Tauch Dirty to Me: Friday Night’s Hero Explains Filthy Game-Saving Grab

The Cubs should have lost Friday night in St. Louis. They were up a run and the Cardinals had a man on third when Alec Burleson launched a ball 407 feet to dead center for a walk-off homer. Until Mike Mickeyfickin* Tauchman glided through the outfield grass like a latter-day Jim Edmonds and timed his jump to steal the glory for himself and send the Cubs off with a win.

“It’s kind of like you have that internal clock or feeling of, ‘I’ve kind of got to go up now,’” Tauchman explained after the game. “And it kind of just coincided with the ball coming down. I didn’t know, I guess, that I was right at the wall until I kind of turned to catch the ball.”

Oh, and that part about stealing glory? Yeah, Tauchman immediately gave it right back away by praising Nico Hoerner and Dansby Swanson on the twin killing that set up his catch.

“That moment doesn’t happen if Nico and Dansby don’t turn a phenomenal double play there,” the outfielder told reporters in the locker room. “That play was really hard and they make it look really easy, so just a huge defensive inning for the team. And Adbert’s been so good in so many spots this year and, once again, that’s a tough situation. He just beared down and made really good pitches.

“Just a total team effort, even the way we scored our runs today. Great win, it’s good to keep it going and there’s a lot of belief in this clubhouse.”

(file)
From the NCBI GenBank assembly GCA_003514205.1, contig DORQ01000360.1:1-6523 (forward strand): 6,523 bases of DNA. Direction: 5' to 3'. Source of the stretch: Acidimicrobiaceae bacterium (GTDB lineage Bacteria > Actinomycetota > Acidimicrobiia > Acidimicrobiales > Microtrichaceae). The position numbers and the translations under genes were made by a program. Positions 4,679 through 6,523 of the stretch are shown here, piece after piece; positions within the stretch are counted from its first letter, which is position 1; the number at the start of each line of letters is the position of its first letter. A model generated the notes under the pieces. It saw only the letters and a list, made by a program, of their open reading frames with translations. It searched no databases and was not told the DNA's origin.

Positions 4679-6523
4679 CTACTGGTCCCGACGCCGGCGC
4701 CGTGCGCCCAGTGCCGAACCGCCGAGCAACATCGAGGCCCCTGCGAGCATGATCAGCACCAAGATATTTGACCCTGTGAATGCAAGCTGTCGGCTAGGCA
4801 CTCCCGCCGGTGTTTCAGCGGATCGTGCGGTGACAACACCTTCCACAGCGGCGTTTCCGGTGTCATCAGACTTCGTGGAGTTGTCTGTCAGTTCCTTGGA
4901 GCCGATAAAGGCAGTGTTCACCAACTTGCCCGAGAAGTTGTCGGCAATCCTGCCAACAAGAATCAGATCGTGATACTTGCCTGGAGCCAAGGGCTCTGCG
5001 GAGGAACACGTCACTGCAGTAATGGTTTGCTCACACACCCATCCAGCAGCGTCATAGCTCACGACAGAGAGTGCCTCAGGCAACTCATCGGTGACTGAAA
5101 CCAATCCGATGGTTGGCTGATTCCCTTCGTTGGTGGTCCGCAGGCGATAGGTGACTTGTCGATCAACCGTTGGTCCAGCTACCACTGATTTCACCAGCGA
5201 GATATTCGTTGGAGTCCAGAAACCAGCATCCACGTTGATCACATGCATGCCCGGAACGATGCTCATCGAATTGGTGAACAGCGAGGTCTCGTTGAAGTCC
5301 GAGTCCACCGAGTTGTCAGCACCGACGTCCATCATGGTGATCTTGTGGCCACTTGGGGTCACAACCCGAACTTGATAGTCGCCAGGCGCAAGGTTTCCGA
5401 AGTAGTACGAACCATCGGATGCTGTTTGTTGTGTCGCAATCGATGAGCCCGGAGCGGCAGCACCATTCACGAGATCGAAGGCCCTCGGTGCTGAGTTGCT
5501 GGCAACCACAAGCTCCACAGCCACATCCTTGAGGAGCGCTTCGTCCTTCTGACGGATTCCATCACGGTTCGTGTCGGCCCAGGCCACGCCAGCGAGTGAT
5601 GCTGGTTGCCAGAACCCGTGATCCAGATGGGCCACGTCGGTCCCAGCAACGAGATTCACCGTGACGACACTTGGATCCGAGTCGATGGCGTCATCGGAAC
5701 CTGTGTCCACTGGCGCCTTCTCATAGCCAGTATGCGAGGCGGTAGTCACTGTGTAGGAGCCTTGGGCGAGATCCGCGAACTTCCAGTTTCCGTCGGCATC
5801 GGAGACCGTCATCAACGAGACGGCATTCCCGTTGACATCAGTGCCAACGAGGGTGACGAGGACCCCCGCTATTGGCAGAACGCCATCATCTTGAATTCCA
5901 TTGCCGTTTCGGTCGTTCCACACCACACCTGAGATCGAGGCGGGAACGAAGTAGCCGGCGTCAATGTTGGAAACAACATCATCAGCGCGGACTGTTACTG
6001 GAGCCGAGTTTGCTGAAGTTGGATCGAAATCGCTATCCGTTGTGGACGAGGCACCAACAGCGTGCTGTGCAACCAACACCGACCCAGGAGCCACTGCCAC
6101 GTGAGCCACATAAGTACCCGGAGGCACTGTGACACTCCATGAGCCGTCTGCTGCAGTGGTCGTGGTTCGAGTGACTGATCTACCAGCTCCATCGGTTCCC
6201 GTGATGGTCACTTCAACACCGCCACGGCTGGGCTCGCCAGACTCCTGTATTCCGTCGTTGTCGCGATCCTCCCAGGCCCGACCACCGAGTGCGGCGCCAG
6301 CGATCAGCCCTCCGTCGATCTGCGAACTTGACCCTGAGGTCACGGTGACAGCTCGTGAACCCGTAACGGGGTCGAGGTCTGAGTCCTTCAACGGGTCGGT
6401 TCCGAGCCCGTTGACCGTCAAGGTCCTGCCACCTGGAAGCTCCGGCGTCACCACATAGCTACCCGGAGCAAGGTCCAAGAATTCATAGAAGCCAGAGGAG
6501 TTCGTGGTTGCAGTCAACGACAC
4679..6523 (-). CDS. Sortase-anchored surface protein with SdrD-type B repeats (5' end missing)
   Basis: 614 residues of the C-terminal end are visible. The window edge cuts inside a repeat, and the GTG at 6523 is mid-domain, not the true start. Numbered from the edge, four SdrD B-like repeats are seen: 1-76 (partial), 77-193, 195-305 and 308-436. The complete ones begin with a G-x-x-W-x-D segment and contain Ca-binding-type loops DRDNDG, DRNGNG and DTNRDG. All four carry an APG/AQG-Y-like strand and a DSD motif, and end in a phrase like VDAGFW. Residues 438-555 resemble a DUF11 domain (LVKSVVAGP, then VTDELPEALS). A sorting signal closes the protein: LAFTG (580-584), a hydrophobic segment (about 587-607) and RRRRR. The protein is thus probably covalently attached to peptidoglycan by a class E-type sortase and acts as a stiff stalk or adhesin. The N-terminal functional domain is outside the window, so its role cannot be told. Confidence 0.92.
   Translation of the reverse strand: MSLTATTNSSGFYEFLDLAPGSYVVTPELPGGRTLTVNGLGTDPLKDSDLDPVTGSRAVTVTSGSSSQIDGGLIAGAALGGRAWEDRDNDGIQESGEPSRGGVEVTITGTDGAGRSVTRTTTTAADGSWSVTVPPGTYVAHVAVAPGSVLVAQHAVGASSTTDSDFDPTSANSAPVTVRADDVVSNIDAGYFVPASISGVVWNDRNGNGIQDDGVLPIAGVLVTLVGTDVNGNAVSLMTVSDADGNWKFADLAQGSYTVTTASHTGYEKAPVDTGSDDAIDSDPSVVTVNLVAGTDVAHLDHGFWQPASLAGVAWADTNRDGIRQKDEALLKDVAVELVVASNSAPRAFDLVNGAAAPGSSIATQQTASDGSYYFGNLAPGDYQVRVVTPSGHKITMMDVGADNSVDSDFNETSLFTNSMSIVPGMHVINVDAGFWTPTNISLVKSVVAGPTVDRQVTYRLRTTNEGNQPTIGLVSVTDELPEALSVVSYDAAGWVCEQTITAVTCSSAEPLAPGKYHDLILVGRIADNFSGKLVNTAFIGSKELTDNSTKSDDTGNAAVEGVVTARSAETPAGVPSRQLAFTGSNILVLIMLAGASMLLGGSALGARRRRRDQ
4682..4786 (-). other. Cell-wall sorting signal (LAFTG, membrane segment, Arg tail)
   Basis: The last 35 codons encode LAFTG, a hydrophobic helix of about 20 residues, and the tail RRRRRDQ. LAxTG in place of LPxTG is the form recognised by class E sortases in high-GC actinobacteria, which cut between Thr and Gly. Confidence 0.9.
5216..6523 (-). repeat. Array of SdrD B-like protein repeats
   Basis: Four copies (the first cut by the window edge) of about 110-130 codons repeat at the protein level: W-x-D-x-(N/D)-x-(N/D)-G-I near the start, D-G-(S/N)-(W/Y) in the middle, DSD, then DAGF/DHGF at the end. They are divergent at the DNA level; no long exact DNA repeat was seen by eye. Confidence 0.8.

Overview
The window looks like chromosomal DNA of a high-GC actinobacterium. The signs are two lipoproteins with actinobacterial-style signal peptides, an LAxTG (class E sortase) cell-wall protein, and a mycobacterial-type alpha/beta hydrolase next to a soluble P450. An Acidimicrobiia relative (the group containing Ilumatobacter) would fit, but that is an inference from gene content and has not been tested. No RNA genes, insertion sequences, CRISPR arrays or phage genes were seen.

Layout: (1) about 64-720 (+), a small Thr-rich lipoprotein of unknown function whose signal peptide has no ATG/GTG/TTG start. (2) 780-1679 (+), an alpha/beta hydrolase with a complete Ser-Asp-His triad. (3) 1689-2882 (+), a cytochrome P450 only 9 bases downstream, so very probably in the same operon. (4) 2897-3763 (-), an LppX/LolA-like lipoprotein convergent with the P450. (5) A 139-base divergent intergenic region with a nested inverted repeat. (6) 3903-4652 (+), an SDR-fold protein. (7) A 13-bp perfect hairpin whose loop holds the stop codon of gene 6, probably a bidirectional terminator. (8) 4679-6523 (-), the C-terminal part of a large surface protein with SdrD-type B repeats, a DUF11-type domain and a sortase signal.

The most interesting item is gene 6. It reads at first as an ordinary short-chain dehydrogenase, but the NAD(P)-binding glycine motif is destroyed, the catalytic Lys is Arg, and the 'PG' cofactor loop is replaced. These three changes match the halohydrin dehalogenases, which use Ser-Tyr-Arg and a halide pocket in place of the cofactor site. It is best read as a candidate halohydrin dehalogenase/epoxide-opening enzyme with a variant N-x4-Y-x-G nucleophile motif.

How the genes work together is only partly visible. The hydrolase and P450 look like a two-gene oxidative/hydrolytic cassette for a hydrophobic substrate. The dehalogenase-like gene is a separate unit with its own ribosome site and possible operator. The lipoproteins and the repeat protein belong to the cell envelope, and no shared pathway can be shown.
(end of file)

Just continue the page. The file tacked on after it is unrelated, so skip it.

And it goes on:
Perhaps even more so than their comeback against the White Sox on Wednesday night, Tauchman’s catch and the rally that allowed for it ignited a sense that this team might just be tinged with destiny. The Palatine native had entered in the top half of the inning as a pinch hitter for Trey Mancini and led off with a single to center that would have started a rally were it not for an ill-fated bunt attempt.

But if Miguel Amaya had actually laid one down properly, we’re not celebrating the wild finish. That’s the whole destiny thing at play.

Tauchman is now up to 1.0 fWAR on the season, good for a tie with Seiya Suzuki for sixth on the team. And he’s done it in just 54 games and 212 plate appearances, far fewer than anyone else ahead of him on the list. Not bad for a dude who was picked up on a minor-league deal and didn’t break camp with the big club. He’s since become an unlikely star and savior of sorts, just like Steve Buscemi’s portrayal of Danny McGrath in the iconic comedy Billy Madison.

Just a few days ago, it felt like the Cubs were going to keep stepping on rakes and beating themselves up. Now, after pummeling bad teams that just happen to be rivals — whether real or imagined — they’ve made a run at the division title feel very legit.

*This was how the TV edit of Do the Right Thing dubbed it back in the day.

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